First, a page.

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See latest reviews of other albums..., August 2012

The Idil Biret Solo Edition, featuring recent rather than historical performances by the Turkish pianist, is turning out to be a truly exceptional experience…the Solo Edition ones are in some ways the most impressive of all. Biret’s handling of the rarely performed 1837 Grandes Etudes by Liszt is simply magnificent. Biret’s playing in this 2011 performance is simply outstanding. The tremendous difficulties of, for example, Nos. 5 (its tempo designated Egualmente) and 8 (Presto strepitoso) are clear but become almost irrelevant as Biret, a very cerebral pianist, thinks through the music and brings it exactly where she wants it to go. One other example of Biret’s thoughtfulness, among many: in No. 11, at 11 minutes the longest of these pieces (and one that Liszt shortened in 1851), Biret uses sensitivity and absolute mastery of the keyboard to produce a work of gorgeous lyricism, more a miniature tone poem than a “mere” etude. Indeed, there is nothing “mere” about any of these works—the set of 12 takes 80 minutes to play—and Biret fully plumbs the depths of the pieces’ emotions while scaling the heights of intensity and pianism that they demand. © 2012 Read complete review

David Denton
David's Review Corner, November 2011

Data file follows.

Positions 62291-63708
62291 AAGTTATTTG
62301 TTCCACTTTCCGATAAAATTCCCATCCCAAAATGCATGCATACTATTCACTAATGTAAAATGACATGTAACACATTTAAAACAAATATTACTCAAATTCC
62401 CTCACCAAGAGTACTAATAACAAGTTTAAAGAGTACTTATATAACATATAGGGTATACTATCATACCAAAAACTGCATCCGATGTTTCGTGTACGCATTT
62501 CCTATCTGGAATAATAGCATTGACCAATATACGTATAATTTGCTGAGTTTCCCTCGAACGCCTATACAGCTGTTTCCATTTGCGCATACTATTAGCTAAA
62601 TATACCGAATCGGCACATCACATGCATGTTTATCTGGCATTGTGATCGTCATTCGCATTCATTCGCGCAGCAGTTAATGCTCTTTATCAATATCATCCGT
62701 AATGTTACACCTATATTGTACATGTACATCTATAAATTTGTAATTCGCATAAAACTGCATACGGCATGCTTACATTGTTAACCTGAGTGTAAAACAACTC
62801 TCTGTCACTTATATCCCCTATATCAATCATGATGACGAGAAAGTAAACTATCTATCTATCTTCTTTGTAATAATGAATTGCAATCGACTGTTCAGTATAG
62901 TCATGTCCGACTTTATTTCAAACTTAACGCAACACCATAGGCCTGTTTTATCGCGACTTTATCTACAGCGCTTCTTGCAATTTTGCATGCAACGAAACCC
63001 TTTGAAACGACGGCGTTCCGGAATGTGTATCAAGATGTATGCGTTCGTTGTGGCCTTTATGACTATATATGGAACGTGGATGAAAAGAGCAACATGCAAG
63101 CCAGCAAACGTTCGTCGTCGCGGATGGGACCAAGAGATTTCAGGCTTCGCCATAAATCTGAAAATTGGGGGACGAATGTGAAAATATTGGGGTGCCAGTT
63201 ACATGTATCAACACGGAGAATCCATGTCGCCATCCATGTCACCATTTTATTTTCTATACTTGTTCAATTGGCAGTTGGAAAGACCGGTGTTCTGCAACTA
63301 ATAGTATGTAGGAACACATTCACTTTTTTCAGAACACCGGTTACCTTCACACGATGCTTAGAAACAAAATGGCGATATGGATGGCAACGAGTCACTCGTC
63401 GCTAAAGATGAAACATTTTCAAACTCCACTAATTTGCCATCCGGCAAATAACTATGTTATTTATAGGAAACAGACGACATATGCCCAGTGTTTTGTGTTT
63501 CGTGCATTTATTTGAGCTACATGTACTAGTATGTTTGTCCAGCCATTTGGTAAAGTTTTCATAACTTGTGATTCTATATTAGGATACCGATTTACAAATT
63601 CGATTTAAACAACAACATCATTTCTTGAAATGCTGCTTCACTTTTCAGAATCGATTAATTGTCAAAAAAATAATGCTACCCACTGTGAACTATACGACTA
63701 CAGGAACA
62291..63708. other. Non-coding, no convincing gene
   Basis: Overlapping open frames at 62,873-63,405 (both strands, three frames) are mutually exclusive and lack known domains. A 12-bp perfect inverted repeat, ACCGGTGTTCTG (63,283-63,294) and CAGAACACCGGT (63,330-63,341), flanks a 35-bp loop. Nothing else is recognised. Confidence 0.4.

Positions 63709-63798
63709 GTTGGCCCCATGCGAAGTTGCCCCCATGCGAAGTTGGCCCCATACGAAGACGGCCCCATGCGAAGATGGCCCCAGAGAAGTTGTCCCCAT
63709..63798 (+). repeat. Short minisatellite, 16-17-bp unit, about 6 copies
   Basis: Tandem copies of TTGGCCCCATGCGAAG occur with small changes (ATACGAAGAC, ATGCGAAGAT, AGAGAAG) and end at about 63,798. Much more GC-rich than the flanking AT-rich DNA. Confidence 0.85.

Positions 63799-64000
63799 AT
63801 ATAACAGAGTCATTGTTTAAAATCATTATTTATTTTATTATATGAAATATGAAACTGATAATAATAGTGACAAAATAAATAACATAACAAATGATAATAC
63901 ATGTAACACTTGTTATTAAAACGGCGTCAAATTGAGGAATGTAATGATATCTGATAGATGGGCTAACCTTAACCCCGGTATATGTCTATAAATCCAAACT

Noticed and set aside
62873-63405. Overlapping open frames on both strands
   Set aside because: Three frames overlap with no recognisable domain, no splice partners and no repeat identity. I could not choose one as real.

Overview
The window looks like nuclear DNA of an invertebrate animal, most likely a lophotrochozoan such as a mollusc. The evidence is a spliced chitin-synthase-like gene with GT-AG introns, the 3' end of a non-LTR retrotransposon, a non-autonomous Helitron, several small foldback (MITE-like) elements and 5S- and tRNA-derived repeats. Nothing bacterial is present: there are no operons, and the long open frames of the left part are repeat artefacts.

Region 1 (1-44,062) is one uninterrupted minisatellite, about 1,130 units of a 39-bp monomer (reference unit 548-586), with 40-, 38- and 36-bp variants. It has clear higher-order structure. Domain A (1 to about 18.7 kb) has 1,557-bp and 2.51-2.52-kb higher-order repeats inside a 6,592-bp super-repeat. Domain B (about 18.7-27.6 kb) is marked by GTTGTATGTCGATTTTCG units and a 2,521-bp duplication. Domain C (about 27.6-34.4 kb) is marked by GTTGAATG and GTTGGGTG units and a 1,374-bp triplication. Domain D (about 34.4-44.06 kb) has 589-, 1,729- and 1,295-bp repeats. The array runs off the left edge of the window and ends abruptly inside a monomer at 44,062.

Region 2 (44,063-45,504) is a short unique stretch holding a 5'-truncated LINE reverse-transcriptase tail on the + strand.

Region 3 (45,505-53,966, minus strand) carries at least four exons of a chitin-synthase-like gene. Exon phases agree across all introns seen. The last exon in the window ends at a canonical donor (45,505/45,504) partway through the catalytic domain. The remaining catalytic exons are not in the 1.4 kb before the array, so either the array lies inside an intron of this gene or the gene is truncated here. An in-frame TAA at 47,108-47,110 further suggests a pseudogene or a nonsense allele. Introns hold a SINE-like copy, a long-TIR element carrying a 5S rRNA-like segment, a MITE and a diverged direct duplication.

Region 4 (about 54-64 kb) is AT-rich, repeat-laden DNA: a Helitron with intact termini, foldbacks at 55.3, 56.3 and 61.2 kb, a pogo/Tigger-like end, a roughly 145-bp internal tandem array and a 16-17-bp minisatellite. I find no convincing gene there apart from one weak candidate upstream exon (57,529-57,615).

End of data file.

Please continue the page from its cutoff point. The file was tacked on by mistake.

Don’t be confused, for what we have here is the outrageously difficult early version of the more familiar Douze Etudes d’execution transcendante. They date from 1837, when the composer was twenty-six and flexing his muscles as the greatest keyboard virtuoso the world had ever known. They were in the shape of studies that Liszt had begun at the age of thirteen, and eventually published two years later, but subsequently revised in 1837. They were to be the basis for the Transcendental Studies published in 1851, the composer requesting that they should, in performance, replace the 1837 version which had been described as nothing more than a showpiece. It is only recently that the work has been premiered on disc in Leslie Howard’s complete ‘Liszt Edition’ for Hyperion, and there has certainly been no queue of pianists wanted to take on the challenge. Now we have Idil Biret, at the age of seventy, taking up the challenge with her impeccable Liszt credentials. They are scores that would often sound empty if the performer did not reveal the immense difficulties, particularly in grandiose passages. Where Biret is so special comes in those mercurial etudes where fingers ripple around in dizzying arabesques, the Fifth charmingly handled. She also brings the darkness of death to the Sixth, and it would be difficult to imagine a more delicate account of the Ninth study that follows her tempestuous Eighth. She cannot hide the strain of the Tenth, but returns to safer ground in the solemnity of the Eleventh. There is nothing willful in her performance as a whole—as we often experience in the accounts of the Transcendental—and there is a great deal to recommend in her conquest of this fiendish score. Recorded earlier this year, you could hardly improve on the sound.

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